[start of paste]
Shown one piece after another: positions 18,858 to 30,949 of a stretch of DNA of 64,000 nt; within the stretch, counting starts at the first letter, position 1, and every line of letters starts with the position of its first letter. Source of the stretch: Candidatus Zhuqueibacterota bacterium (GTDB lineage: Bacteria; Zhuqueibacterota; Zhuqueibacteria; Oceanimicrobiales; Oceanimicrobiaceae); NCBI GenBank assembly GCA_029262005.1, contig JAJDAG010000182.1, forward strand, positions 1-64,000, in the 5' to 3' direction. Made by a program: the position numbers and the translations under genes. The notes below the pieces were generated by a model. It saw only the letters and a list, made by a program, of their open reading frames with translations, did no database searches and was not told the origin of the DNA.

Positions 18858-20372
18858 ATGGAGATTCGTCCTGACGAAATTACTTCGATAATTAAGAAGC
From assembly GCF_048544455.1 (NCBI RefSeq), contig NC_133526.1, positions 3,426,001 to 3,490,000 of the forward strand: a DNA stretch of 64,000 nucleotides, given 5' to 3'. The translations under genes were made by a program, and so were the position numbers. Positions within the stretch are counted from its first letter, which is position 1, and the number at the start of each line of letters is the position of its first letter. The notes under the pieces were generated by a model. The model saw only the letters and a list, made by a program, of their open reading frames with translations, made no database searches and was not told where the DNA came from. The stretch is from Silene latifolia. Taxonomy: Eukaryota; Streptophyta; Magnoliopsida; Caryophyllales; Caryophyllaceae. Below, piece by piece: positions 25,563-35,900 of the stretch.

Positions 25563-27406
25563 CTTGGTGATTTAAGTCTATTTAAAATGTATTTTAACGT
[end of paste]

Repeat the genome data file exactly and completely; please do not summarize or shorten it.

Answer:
Shown one piece after another: positions 18,858 to 30,949 of a stretch of DNA of 64,000 nt; within the stretch, counting starts at the first letter, position 1, and every line of letters starts with the position of its first letter. Source of the stretch: Candidatus Zhuqueibacterota bacterium (GTDB lineage: Bacteria; Zhuqueibacterota; Zhuqueibacteria; Oceanimicrobiales; Oceanimicrobiaceae); NCBI GenBank assembly GCA_029262005.1, contig JAJDAG010000182.1, forward strand, positions 1-64,000, in the 5' to 3' direction. Made by a program: the position numbers and the translations under genes. The notes below the pieces were generated by a model. It saw only the letters and a list, made by a program, of their open reading frames with translations, did no database searches and was not told the origin of the DNA.

Positions 18858-20372
18858 ATGGAGATTCGTCCTGACGAAATTACTTCGATAATTAAGAAGC
From assembly GCF_048544455.1 (NCBI RefSeq), contig NC_133526.1, positions 3,426,001 to 3,490,000 of the forward strand: a DNA stretch of 64,000 nucleotides, given 5' to 3'. The translations under genes were made by a program, and so were the position numbers. Positions within the stretch are counted from its first letter, which is position 1, and the number at the start of each line of letters is the position of its first letter. The notes under the pieces were generated by a model. The model saw only the letters and a list, made by a program, of their open reading frames with translations, made no database searches and was not told where the DNA came from. The stretch is from Silene latifolia. Taxonomy: Eukaryota; Streptophyta; Magnoliopsida; Caryophyllales; Caryophyllaceae. Below, piece by piece: positions 25,563-35,900 of the stretch.

Positions 25563-27406
25563 CTTGGTGATTTAAGTCTATTTAAAATGTATTTTAACGT